Posted: December 2, 2019
Competition Commission Market Inquiry into South African Mobile Data Services Finds Evidence of Higher Prices
|The price of mobile data in South Africa exceeds that of many countries in the world. In addition, profitability for mobile network operators (MNOs) in South Africa exceeds that of MNOs in similar markets, including those markets where South African MNOs are operating. These were among the key findings of the Competition Commission in their final report on the Data Services Market Inquiry, released on Monday, 2 December 2019.
The release of the report on data prices in South Africa was warmly welcomed by South African Ministers Ebrahim Patel and Stella Ndabeni-Abrahams, at an event at the offices of the Competition Commission in Pretoria today.
The Report makes far-reaching recommendations, including
The Market Inquiry was initiated at the request of the then-Minister of Economic Development, Ebrahim Patel, after consultation with the Minister of Communications, in August 2017, to investigate the factors or features of the markets and value chains which may cause or lead to high prices for data services, and to make recommendations that would result in lower prices for data services. This followed a public outcry from South African consumers on the price of data in the country.
Minister of Trade and Industry, Ebrahim Patel said today that the findings of the competition authorities are far-reaching.
“They found that there is indeed a competition problem in the market for data. The report notes that data prices are higher than they should be, and higher than in many other markets elsewhere in the world. They found that profitability levels are very high, reflecting anti-competitive outcomes and potentially the subject of an excessive pricing investigation. They drew attention to the structure and practices in the market that results in discrimination against lower paid consumers and they found that the roaming markets are not working or are not working as they should,” Minister Patel said.
“Data costs are critical to the performance, not just of the digital economy, but to the entire economy. If you think of the 20th century as a century that was reshaped by oil and steel, the 21st century is being reshaped by data. The academic literature, and studies by the World Bank have all indicated a strong relationship between data prices and access on one hand and economic performance on the other hand. If we want to grow the economy then we need to have the lowest possible data prices,” Minister Patel said.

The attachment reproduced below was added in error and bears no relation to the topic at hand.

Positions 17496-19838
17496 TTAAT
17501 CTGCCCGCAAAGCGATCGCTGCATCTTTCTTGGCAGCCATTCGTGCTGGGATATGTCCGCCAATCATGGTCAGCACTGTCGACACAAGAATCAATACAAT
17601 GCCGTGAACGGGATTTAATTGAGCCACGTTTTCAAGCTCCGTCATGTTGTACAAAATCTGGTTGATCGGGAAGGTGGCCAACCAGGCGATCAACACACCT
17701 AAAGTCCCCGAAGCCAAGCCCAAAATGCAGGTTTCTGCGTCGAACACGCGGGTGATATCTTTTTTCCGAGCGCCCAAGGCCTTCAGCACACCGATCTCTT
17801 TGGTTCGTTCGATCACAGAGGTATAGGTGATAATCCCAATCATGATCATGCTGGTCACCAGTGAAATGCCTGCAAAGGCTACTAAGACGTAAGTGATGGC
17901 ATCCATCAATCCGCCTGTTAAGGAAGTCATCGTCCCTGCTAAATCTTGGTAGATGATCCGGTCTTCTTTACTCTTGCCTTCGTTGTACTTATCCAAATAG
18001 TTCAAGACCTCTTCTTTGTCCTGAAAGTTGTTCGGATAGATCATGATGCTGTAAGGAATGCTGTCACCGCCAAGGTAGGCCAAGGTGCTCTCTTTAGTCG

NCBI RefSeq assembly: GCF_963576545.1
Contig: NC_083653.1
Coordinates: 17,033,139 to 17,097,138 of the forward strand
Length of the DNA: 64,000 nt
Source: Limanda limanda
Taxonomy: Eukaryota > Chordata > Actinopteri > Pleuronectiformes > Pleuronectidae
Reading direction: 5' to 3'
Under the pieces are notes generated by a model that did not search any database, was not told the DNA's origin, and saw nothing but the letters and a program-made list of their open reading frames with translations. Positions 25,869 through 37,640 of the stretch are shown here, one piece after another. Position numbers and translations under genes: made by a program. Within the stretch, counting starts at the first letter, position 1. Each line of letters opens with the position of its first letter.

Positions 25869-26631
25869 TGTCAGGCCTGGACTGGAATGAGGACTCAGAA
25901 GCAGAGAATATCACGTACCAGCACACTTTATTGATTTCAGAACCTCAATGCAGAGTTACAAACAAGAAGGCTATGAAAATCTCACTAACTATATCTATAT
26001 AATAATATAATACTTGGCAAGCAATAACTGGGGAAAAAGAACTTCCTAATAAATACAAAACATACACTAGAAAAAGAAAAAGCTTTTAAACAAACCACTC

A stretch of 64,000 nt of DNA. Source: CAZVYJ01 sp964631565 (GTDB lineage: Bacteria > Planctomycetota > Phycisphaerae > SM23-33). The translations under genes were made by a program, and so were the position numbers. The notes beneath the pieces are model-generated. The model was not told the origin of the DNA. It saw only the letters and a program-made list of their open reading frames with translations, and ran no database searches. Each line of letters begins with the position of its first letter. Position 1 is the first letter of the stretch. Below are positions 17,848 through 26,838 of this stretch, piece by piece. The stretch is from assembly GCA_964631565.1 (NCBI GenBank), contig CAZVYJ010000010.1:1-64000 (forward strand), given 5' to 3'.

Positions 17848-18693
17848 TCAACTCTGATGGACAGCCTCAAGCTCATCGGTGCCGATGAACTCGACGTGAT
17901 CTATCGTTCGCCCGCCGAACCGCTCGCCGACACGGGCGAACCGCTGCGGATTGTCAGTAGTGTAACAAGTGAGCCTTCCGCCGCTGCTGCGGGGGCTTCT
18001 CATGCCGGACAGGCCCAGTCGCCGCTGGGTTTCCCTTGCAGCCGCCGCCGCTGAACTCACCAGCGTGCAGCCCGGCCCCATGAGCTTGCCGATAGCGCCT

“Information and Communication Technologies is reshaping not just the digital economy but a number of value chains across the entire economy. From food companies, banks and car makers, many parts of the economy have become increasingly reliant on integrated digital platforms to be able to produce goods and services. Critical development areas, like provision of healthcare services and skills development, have been impacted greatly. Affordable consumers access to digital services – and, most importantly, for lower income consumers – is thus of critical importance to a functioning economy and democracy,” Minister Patel said.
The Minister of Trade and Industry will table the final report in parliament within the next two weeks, in terms of the Competition Act. The Department of Trade and Industry (the dti) will further engage with the finding to investigation ways of implementing the recommendations of the Competition Commission.
The Competition Commission will seek to engage the industry on bringing down data prices over the next two months. The Commission has indicated that it would seek other remedies under the Competition Act in the event that such engagement does not yield lower prices for consumers.
Minister Patel handed over the report to his counterpart, Communications and Digital Technologies Minister, Ms Stella Ndabeni-Abrahams. The two ministers concur that there is a competition problem in the market, and this warrants a policy and regulatory intervention. Minister Ndabeni-Abrahams noted the report, reiterating the importance of lowering the cost of data in order to ensure that lower income communities are not further marginalised by high mobile and data costs.
Minister Ndabeni-Abrahams remarked:
“Data access and affordability are integral to ensure the full participation of our communities in the digital economy. As a department, we have prioritised spectrum licensing as part of the interventions to reduce the cost of data. We therefore look forward to further engaging with the report and exploring its recommendations.”
Minister Ndabeni-Abrahams indicate that Government will, in due course, engage the affected parties with a view to find amicable solutions without delay.
Issued jointly by the departments of Communications and Digital Technologies and Trade and Industry.